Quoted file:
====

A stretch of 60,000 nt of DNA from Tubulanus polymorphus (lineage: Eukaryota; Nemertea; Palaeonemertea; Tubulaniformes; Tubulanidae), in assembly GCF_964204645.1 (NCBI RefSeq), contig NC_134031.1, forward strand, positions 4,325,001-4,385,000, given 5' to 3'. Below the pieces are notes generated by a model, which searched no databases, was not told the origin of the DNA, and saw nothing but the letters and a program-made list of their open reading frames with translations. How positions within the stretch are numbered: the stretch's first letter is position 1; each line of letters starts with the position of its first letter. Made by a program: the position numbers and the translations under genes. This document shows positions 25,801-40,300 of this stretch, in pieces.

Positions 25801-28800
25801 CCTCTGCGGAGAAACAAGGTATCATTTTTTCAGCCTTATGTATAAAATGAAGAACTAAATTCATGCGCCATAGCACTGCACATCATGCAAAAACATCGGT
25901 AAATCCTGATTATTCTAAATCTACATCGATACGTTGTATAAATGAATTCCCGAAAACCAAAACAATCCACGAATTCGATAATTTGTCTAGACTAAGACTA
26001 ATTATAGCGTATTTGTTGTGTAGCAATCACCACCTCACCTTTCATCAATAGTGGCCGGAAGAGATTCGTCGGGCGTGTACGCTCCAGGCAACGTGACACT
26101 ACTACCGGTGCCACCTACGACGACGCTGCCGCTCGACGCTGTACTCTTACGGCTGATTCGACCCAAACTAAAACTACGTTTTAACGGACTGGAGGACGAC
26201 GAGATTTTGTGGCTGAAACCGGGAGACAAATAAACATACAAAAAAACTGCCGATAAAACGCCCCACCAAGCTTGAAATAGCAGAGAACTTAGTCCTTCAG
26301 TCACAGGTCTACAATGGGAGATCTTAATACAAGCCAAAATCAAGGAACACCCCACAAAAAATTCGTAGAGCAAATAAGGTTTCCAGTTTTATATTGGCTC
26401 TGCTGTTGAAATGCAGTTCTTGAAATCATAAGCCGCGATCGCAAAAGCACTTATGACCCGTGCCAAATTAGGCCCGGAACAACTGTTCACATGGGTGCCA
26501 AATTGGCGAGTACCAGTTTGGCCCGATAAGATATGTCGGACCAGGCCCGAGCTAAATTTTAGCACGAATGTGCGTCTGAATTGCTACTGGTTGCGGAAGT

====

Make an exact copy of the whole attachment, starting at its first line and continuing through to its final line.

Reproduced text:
A stretch of 60,000 nt of DNA from Tubulanus polymorphus (lineage: Eukaryota; Nemertea; Palaeonemertea; Tubulaniformes; Tubulanidae), in assembly GCF_964204645.1 (NCBI RefSeq), contig NC_134031.1, forward strand, positions 4,325,001-4,385,000, given 5' to 3'. Below the pieces are notes generated by a model, which searched no databases, was not told the origin of the DNA, and saw nothing but the letters and a program-made list of their open reading frames with translations. How positions within the stretch are numbered: the stretch's first letter is position 1; each line of letters starts with the position of its first letter. Made by a program: the position numbers and the translations under genes. This document shows positions 25,801-40,300 of this stretch, in pieces.

Positions 25801-28800
25801 CCTCTGCGGAGAAACAAGGTATCATTTTTTCAGCCTTATGTATAAAATGAAGAACTAAATTCATGCGCCATAGCACTGCACATCATGCAAAAACATCGGT
25901 AAATCCTGATTATTCTAAATCTACATCGATACGTTGTATAAATGAATTCCCGAAAACCAAAACAATCCACGAATTCGATAATTTGTCTAGACTAAGACTA
26001 ATTATAGCGTATTTGTTGTGTAGCAATCACCACCTCACCTTTCATCAATAGTGGCCGGAAGAGATTCGTCGGGCGTGTACGCTCCAGGCAACGTGACACT
26101 ACTACCGGTGCCACCTACGACGACGCTGCCGCTCGACGCTGTACTCTTACGGCTGATTCGACCCAAACTAAAACTACGTTTTAACGGACTGGAGGACGAC
26201 GAGATTTTGTGGCTGAAACCGGGAGACAAATAAACATACAAAAAAACTGCCGATAAAACGCCCCACCAAGCTTGAAATAGCAGAGAACTTAGTCCTTCAG
26301 TCACAGGTCTACAATGGGAGATCTTAATACAAGCCAAAATCAAGGAACACCCCACAAAAAATTCGTAGAGCAAATAAGGTTTCCAGTTTTATATTGGCTC
26401 TGCTGTTGAAATGCAGTTCTTGAAATCATAAGCCGCGATCGCAAAAGCACTTATGACCCGTGCCAAATTAGGCCCGGAACAACTGTTCACATGGGTGCCA
26501 AATTGGCGAGTACCAGTTTGGCCCGATAAGATATGTCGGACCAGGCCCGAGCTAAATTTTAGCACGAATGTGCGTCTGAATTGCTACTGGTTGCGGAAGT